How to Develop a Corporate Treasury Policy with Examples

Published Last Updated 7 min read

This industry insight article was provided by an external source.

Ernest Hemingway once said that ‘hesitation increases in relation to risk’. He was right. The greater the risk, the more we hesitate, and in doing so, the more opportunity we may forgo. The corporate treasury policy is a tool designed to give organisations the best of both worlds – assessing and controlling risk, whilst letting businesses pursue opportunities with confidence.

Read on to find out how to develop a strong corporate treasury policy and give your business every advantage it deserves.

What is a Corporate Treasury Policy?

A corporate treasury policy defines how an organisation should respond to foreign exchange, interest rate, commodity, counterparty, liquidity, funding, or other financial risks. Recorded in a document, the treasury policy will review the potential cause and impact of such risks (for example, the effect of rising central bank rates on liquidity), the company’s ‘risk appetite’ for that risk (i.e. where the red lines are), the appropriate response (for example, hedging the risk using derivatives), the controls to manage the risk, and the system of risk reporting. Think of your corporate treasury policy as a fiscal driving manual – it helps your organisation keep the wheels turning and avoids overheating or breaking the financial engine.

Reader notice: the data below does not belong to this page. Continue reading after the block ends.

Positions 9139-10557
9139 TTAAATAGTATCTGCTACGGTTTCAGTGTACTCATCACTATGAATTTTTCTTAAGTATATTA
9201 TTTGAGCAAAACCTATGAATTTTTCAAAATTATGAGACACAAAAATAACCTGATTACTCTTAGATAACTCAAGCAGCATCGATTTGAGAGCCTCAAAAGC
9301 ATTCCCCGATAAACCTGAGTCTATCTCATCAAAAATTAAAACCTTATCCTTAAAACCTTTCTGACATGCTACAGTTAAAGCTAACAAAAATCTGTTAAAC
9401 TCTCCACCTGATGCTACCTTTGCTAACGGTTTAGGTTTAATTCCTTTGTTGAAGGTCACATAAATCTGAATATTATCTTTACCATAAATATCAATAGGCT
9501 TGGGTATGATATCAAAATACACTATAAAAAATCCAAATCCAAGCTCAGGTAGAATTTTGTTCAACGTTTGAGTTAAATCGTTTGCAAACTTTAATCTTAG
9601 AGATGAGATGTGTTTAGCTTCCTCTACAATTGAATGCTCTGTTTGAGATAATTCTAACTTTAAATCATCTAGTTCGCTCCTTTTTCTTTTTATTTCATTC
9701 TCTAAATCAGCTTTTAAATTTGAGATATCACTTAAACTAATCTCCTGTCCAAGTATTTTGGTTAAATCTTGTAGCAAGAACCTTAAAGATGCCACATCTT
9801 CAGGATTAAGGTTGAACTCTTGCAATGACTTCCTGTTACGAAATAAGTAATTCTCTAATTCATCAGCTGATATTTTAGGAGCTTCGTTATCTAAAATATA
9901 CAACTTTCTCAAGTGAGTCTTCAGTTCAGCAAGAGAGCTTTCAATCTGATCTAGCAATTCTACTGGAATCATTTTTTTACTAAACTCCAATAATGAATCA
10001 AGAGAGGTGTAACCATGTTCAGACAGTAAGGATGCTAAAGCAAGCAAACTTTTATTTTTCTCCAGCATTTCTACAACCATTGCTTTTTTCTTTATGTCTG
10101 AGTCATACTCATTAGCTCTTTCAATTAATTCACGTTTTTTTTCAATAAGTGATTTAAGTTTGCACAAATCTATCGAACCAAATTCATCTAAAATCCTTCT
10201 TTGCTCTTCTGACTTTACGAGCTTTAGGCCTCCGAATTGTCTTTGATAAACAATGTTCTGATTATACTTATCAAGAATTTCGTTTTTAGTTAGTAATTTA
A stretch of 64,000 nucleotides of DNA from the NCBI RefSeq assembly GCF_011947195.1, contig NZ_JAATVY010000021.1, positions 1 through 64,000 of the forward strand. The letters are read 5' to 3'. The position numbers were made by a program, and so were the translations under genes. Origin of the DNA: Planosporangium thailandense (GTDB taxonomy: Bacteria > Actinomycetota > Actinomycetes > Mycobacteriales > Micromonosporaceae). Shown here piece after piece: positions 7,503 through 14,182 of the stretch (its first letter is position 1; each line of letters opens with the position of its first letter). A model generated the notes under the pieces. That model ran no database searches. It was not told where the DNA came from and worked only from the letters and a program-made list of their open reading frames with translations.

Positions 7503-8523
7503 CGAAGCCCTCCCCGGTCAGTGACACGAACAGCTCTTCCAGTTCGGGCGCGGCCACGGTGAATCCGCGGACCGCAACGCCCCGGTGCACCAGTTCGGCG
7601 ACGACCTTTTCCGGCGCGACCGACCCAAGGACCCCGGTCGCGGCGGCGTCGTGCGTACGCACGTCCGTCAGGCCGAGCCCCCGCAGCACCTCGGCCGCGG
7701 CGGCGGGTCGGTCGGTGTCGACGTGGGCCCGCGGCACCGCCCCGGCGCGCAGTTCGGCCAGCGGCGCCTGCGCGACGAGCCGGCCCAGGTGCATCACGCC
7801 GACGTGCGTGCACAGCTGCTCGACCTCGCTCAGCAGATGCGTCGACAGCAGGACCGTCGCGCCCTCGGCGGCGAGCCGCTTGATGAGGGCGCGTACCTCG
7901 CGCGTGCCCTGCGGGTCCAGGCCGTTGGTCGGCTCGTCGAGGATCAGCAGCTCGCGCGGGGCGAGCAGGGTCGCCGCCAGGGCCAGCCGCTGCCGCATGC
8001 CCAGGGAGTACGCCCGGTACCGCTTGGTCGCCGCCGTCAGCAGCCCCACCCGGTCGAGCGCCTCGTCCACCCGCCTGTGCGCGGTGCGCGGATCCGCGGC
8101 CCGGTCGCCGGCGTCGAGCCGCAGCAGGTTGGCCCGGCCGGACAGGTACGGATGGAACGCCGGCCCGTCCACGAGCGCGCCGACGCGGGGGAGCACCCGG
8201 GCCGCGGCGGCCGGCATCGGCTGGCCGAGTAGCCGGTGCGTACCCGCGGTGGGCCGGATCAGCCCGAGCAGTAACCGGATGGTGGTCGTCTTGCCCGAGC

Why Your Business Needs a Corporate Treasury Policy